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Colleagues,

This has been a formidable discussion.   I want to weigh in on the question of the value proposition in using SaaS or Saas-like services.  

Moving to a culture that lives and breathes cloud-based services and the like is a core part of our current campus IT strategy.  The hard part is not in finding SaaS vendors (they are everywhere), it is in finding vendors who are committed to working closely with our community.  Last winter, when Gabe Youtsey and I gave an Educause Live! Webinar on Cloud Computing, Gabe noted that while the technology starts the conversation, the cultural alignment is what makes it succeed.  We are a major user of an externally-hosted Sakai instance.  Our needs are not tidy: our application eats bandwidth and managing the peak loading across several networks is very challenging; integration between the external Sakai service and our complex on-campus Student Information System makes close coordination (and patience) critical.  

We have worked with the vendor, rSmart, for several years and we hold this up both on our campus and with our sister institutions as a great model.  Our original goal was to save money, but my Academic Technology director insisted from day one on a real collaboration and so did the vendor.  rSmart meets with us on a regular basis scheduled around critical events on campus (like final exams); we have a complete mapping between our technical team and rSmarts, so that we have counterparts in both locations who are worrying together.   This was their idea and it has been a game changer for us: our QA person and their QA person work together, etc.  Sure, we are a complex customer, so there has been value for both rSmart and UC Davis to develop a model for success together, but we also believe that for some areas that are critical to your campus business  -- whether financials or teaching — you are not buying software as a service, you have to view it as buying a business partnership.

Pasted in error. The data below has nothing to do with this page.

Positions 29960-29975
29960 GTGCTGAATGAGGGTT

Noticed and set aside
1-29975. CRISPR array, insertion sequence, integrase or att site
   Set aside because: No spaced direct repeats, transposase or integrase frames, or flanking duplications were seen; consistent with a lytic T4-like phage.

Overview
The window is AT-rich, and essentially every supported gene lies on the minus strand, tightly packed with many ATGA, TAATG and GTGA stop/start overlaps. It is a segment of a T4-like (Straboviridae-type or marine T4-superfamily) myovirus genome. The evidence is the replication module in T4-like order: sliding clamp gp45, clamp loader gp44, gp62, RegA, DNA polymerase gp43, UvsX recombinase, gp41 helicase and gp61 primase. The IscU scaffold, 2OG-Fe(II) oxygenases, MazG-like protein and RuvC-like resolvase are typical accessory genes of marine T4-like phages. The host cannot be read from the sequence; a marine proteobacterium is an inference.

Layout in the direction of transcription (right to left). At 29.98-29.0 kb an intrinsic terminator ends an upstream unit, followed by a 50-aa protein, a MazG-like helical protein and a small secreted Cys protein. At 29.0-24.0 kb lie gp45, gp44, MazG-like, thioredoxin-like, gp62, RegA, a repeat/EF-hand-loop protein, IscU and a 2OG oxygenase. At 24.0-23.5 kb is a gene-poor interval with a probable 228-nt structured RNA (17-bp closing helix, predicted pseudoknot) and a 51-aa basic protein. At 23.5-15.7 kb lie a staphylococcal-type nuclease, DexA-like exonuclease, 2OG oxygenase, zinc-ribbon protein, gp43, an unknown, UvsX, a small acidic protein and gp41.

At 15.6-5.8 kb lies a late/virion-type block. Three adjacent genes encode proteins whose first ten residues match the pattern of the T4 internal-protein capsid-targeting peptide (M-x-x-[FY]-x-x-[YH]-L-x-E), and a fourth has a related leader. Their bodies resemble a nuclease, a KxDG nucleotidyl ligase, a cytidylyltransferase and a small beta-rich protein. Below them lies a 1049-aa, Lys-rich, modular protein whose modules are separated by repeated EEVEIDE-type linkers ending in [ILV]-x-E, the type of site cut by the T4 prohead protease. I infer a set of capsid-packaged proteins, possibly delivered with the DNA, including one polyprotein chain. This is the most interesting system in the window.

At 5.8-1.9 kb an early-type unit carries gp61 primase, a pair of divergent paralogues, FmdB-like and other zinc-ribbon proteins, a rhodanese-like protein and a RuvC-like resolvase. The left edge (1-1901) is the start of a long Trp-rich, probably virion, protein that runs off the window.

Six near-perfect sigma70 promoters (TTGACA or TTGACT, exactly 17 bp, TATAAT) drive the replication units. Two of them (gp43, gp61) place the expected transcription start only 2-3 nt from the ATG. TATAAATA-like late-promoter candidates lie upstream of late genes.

Sometimes our administration asks what is the difference between working with a company that has built the technology and one that provides a critical service of helping you manage a community-built technology.  I think the difference is quite dramatic.  Our partner vendor is as motivated as we are to ensure the right features are in Sakai, Kuali, and so on.  Their success depends also on the management and reporting tools working well, and on upgrades taking a rational, efficient course.  So, in addition to our own active participation (I just came off a Kuali Rice board call this morning), every dollar we spend with (in our case) rSmart is also an investment in helping the university (or more correctly, university-vendor) partnership succeed.  This is an obvious incentive towards alignment that is not possible in the case of some large database companies we all work with.

To summarize, it is important not to jump too quickly to an assumption that universities are always better partners with each other (sure, I believe we always want to be, but we lack some of the business rigor to always deliver on our goals in areas that are not our natural strength), but it does make sense to create consortia or partnerships we direct with diverse partners, as long as it includes an intellectual alignment such as the one I describe above.  Any university, community, or other partnership we develop should welcome and value corporate partners who really "get" what we do and can make money helping us achieve our goals.  We think we'll invest more and more in this kind of partnership in the future.

I look forward to more on this from others.  Hope this perspective is useful.

Pete Siegel
UC Davis

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Comments


Chris and John, 
This is a wonderful reflection on your company and very reflective of our conversations. 
Congratulations,
Mike B.  




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